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Too white, too male, too bourgeois? Diversity in everyday cycling

Blog Too white, too male, too bourgeois? Diversity in everyday cycling
Cycling knows no age, gender, religion, socio-economic status, physical appearance, or ethnicity. But why is #CycleDiversity not reflected on our streets? From September 6 to 9, hundreds of Velo-citizens will discuss this question at the world’s largest cycling conference, Velo-city 2021 Lisboa.
To unlock the true potential of cycling as a healthy and sustainable means of transport, everyday cycling must become more inclusive by appealing and being accessible to everyone. 

Historically, transport policies and hence often also cycling policies were mainly planned by bourgeois white males and consequently whole categories of the urban population were forgotten. Studies show, for instance, that the lack of safe cycling infrastructures is one of the main reasons for the dramatic gap in the number of men and women cycling in many countries. Women tend to cycle on streets with little car traffic while men prefer a more direct path, even if it goes through more dangerous streets.


Credit photo Aleksander Buczynski - ECF

The Covid-19 crisis has revealed and increased inequalities in wealth, gender, and race. It has become more evident than ever before that resilient cities are diverse cities, and it pushes us to demand change. For the cycling sector more specifically, this means including people from different backgrounds, with different needs and urban realities and to make all types of bicycles accessible.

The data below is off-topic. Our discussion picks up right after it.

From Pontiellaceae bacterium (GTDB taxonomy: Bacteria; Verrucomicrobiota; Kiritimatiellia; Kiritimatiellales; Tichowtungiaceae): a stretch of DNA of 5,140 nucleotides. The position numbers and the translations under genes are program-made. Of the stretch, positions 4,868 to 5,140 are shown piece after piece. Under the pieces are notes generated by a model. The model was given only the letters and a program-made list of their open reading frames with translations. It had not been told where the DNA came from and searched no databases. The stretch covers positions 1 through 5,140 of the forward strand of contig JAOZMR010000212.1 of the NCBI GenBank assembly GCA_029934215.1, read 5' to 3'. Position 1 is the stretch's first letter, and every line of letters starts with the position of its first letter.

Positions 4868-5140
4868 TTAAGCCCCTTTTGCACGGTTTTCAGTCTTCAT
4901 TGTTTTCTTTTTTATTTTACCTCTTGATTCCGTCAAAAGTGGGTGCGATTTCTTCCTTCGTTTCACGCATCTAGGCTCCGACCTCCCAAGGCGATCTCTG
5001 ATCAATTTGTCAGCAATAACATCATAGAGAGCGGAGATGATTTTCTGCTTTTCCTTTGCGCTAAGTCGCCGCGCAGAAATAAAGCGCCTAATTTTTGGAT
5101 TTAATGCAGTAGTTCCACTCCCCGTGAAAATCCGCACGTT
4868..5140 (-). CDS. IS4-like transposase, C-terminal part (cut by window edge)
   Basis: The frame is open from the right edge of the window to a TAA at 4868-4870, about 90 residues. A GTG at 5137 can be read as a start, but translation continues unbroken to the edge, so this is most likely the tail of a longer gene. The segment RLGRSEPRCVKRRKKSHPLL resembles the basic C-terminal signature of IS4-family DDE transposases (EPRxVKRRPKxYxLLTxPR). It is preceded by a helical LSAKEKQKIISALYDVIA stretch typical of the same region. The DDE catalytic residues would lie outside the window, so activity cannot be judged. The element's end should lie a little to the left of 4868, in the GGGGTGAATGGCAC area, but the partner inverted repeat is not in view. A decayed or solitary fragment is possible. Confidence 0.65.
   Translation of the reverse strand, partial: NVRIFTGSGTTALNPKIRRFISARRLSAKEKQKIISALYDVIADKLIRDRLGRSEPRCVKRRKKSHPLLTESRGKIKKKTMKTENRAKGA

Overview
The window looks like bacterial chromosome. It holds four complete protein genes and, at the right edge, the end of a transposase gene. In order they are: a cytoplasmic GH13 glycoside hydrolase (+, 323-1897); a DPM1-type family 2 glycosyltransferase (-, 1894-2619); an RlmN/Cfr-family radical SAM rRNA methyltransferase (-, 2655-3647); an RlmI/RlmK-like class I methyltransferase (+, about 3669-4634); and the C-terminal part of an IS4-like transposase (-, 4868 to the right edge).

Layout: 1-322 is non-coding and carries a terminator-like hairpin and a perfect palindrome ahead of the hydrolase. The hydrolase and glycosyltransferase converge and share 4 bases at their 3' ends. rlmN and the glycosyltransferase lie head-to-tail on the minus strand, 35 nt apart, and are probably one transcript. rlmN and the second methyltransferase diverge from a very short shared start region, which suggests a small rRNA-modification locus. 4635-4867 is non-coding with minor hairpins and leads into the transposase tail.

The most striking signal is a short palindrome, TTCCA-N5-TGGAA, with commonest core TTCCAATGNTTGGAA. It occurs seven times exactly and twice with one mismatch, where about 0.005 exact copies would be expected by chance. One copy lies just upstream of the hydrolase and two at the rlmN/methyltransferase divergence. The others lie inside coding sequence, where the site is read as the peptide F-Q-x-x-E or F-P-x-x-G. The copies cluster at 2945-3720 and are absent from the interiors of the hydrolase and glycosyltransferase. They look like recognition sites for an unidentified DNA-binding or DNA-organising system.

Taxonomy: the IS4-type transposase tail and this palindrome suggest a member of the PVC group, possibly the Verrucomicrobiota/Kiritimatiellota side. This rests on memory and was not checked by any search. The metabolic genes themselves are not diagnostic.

Many initiatives to make cycling accessible to all already exist. For example, free cycling lessons for immigrants, the Cycling Without Age Project, which takes the elderly and disabled people for a ride or the Women in Cycling Network that aims at helping women getting more visibility, impact and leads in the cycling sector. The pandemic should be seized as an opportunity to use cycle diversity as a tool for fairer cities and thus accelerate the transition towards new urban models of inclusive, green, and smart cities.



Cycle Diversity at Velo-city 2021 Lisboa

Velo-city 2021 Lisboa will kick-off with an opening plenary on “Cycle Diversity”, welcoming international experts to discuss inclusive and diverse urban environments. 

Opening Plenary session “Cycle Diversity” of Velo-city 2021 Lisboa - Monday September 6, at 9a.m. 

Meet the speakers:
 
  • Fernando Medina, the Mayor of Lisbon himself. Through his policy he has been showing strong will and effort in leading the Portuguese capital towards a greener and human-sized city.
 
  • Anni Sinnemäki, Deputy Mayor of Helsinki, whose city’s aim is to “make cycling an essential and equal mode of transportation. Whether young, or old, snowing or shining Helsinki is rolling smoothly.”
 
  • Erion Veliaj, the Mayor of Tirana. He has been working on tackling traffic jam in the Albanian capital by improving public transport and building cycle paths.
 
  • Manuel de Araújo, the Mayor of Quelimane in Mozambique. He declared “When we took office at the Municipality of Quelimane in 2011, cyclists were considered second-rate citizens, excluded and left out without rights. Today, they are called ‘Sons of Araújo’. They feel like first-class citizens, the owners of the city!”. 
 
  • Will Norman, the Walking and Cycling Commissioner of London, whose work is to help the Mayor make the streets safer for cycling and walking giving the chance to Londoners to move around the capital in a healthier and greener way.
 
  • Jill Warren, CEO of the European Cyclists’ Federation, where she leads a team of skilled and passionate experts who promote cycling as a sustainable, healthy, and inclusive means of transport and leisure.

Discover the full programme here.



By Adèle Saingenest
08th of June, 2021

Source
https://www.theguardian.com/cities/2018/oct/29/tirana-2030-albania-capital-plan-erion-veliaj